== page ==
Caesars Entertainment Shares Slide, Optimistic Investors Eye Potential Rebound

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Despite the S&P 500 climbing by 7.57% year-to-date, shares of Caesars Entertainment (NASDAQ: CZR) have slumped, experiencing a downhill slide of 24.64%. Yet, a selection of investors from the buy-side community are buoyed by the casino operator’s potential trajectory.

Nestling among the neon lights on the renowned Las Vegas Strip is the iconic Flamingo casino, operated by Caesars Entertainment. Notably, this establishment has recently come under the encouraging eye of 1 Main Capital. In a recent dispatch to clients, Yaron Naymark, founder and portfolio manager of the boutique investment firm, outlined that a fresh position in Caesars had been launched during the first quarter. Such a move has now thrust the stock into the upper echelons of the money manager’s list of top five holdings.

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A part of this expressed zeal for Caesars can be attributed to the gaming company’s digital branch, which encompasses online sports betting activities. Naymark penned that over the past triennium, CZR has poured substantial funds into digital marketing and promotional activities as a means to acquire new customers. “Cumulative burn”, as Naymark phrases it, in this segment has tallied over $1 billion in the combined years of 2021 and 2022.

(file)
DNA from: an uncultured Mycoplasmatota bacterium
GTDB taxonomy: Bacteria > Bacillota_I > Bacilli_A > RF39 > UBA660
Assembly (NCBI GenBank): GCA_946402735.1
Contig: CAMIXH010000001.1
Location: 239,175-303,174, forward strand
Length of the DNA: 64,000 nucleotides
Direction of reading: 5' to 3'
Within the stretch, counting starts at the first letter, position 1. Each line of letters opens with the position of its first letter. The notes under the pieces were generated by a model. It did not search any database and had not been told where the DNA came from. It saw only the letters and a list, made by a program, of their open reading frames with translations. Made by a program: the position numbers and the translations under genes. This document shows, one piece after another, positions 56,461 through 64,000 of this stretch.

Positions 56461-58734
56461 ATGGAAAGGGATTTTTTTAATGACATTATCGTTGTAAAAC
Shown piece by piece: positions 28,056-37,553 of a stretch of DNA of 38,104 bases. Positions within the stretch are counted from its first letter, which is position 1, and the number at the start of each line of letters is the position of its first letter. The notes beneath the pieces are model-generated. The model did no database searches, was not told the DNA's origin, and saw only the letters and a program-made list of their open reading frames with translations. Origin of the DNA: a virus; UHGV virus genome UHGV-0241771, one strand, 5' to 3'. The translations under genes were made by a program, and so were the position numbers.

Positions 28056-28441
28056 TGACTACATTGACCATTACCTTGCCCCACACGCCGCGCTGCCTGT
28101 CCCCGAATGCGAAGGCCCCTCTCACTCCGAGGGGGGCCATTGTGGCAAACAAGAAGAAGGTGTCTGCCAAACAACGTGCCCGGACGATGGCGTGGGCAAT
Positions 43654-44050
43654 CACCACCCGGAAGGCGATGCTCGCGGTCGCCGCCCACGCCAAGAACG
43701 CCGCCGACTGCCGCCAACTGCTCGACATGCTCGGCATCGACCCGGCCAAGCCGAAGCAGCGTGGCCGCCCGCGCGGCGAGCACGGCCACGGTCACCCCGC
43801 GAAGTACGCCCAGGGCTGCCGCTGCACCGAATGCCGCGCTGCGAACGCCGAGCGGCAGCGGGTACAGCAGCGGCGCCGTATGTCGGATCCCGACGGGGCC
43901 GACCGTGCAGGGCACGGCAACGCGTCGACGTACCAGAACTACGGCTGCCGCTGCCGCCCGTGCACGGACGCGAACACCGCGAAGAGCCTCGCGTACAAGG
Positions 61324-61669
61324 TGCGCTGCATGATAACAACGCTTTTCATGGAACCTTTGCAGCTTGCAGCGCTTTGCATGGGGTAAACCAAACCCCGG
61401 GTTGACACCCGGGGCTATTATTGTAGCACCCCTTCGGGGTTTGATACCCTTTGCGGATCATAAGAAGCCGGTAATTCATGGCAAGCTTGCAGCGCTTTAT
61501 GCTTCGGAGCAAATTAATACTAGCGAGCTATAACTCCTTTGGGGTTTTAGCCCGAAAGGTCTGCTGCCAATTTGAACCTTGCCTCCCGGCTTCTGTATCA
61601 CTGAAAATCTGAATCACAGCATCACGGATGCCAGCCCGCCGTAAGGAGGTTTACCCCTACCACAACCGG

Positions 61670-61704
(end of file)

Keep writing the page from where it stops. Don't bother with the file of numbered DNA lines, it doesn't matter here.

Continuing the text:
Yet the winds of change seem to be blowing favorably for the casino operator. Naymark asserts that digital operation began to dribble profits in 2023, and the management anticipates it could expand to a hearty $500 million annual EBITDA within the next few years.

Despite some unfavorable elements impacting the start of the year, specifically lower than anticipated gains from the Super Bowl and March Madness, the management remains optimistic about the long-term horizon.

Caesars is not alone in undergoing a considerable capital spending cycle. The casino operator, like many of its rivals, is vigorously introducing new venues and refurbishing existing gaming properties.

One example of this is Caesars Danville in Southern Virginia. Having come online just a year ago, this operator is now replicating the transition process with Harrah’s in New Orleans, shifting to the Caesars Palace branding. The operator is also investing in revamping casino hotels in Atlantic City, among other locations across the nation.

Naymark sees potential in this strategy, believing that these ventures could yield long-term dividends. On its earnings conference call, Caesars CEO Tom Reeg hinted that the operator might sell off some “non-core” gaming venues that aren’t generating sufficient free cash flow. This could likely occur this year.

Free cash flow (FCF) potential has been the lynchpin in investment considerations concerning Caesars. As this figure increases, Naymark of 1 Main Capital envisages the FCF trajectory to be alluring in the long run, possibly leading to significant augmentation of the share price.

The future could hold more good news for Caesars. As Naymark sees it, the operator should generate annual free cash flow to the tune of $2 billion, or $9 per share. He added that “As this happens, I believe that the stock should be substantially higher than its current levels,” potentially heralding promising days ahead.